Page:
Riboflavin is essential for the metabolism of carbohydrates, amino acids, and lipids and supports antioxidant protection.

Sources

Rapidly growing, green leafy vegetables are rich in the vitamin; More than half of the vitamin is lost when flour is milled.

Riboflavin is stable when heated but can be readily destroyed by alkali and exposure to ultraviolet irradiation. Wax­lined paper containers protect milk against riboflavin loss from exposure to sunlight.

Deficiency

Riboflavin deficiency becomes manifest after several months of deprivation of the vitamin. The initial symptoms include photophobia; tearing; burning and itching of the eyes; loss of visual acuity; and soreness and burning of lips, mouth, and tongue. More advanced symptoms include fissuring of the lips (cheilosis) and cracks in the skin at the corners of the mouth (angular stomatitis). It may manifest as a greasy eruption of the skin in the nasolabial folds, scrotum, or vulva; a purple, swollen tongue; capillary overgrowth around the cornea of the eye; and peripheral neuropathy.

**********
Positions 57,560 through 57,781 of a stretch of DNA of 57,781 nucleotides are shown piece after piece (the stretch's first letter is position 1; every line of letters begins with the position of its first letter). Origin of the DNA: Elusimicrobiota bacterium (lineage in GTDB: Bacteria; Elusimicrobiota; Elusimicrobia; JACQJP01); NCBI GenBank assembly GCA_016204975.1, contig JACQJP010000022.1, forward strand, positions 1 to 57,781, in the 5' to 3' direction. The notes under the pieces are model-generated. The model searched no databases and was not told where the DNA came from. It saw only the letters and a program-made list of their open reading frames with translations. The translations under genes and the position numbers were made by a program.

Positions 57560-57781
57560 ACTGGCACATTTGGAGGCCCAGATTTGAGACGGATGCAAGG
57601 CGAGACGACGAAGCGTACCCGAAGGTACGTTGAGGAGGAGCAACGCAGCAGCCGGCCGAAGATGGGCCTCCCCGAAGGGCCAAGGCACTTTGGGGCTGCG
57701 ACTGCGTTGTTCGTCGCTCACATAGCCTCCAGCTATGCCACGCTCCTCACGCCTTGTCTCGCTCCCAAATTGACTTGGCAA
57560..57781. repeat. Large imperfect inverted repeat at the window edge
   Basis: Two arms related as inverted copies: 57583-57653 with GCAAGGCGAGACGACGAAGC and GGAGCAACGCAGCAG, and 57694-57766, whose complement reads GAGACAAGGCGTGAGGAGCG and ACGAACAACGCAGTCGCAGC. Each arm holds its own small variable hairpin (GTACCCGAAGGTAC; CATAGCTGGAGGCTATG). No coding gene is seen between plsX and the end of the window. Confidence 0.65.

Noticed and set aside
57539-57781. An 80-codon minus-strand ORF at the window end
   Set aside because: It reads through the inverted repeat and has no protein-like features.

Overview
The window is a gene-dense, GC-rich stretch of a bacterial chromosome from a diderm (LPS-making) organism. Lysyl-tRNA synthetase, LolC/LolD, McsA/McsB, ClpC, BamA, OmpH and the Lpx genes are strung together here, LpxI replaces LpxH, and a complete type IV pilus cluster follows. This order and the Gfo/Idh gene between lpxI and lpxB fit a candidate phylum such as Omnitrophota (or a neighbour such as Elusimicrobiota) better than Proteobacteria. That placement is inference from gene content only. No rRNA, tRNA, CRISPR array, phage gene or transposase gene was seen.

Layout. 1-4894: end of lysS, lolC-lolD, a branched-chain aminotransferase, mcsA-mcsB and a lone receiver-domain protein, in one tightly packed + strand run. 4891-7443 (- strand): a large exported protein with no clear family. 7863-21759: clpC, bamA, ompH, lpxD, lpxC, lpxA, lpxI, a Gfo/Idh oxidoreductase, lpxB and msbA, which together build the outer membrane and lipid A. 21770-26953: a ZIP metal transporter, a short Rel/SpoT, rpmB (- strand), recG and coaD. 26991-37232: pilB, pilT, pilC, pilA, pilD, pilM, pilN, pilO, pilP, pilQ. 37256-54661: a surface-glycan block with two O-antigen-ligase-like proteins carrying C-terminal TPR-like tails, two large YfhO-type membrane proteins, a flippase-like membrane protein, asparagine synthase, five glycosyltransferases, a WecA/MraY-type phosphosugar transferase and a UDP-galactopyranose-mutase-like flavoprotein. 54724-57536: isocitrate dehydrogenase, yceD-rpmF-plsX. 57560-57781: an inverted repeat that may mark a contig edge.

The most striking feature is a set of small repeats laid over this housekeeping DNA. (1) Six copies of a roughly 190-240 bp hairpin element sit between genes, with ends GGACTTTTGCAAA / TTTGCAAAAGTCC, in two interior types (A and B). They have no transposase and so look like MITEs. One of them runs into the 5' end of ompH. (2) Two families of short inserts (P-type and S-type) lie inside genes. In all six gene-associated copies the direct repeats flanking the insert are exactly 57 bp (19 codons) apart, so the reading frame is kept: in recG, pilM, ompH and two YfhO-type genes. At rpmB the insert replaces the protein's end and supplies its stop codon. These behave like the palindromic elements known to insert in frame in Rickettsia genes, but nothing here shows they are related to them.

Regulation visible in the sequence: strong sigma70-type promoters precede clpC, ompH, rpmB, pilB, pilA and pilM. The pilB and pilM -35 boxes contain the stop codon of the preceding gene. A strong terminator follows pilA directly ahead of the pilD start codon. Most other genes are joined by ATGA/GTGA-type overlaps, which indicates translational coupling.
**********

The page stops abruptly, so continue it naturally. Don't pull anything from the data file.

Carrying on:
Toxicity

Riboflavin is not known to be toxic; high oral doses are considered essentially nontoxic. However, high doses are not beneficial.

DRI Range
0.3-­1.6 mg/day, depending on age and gender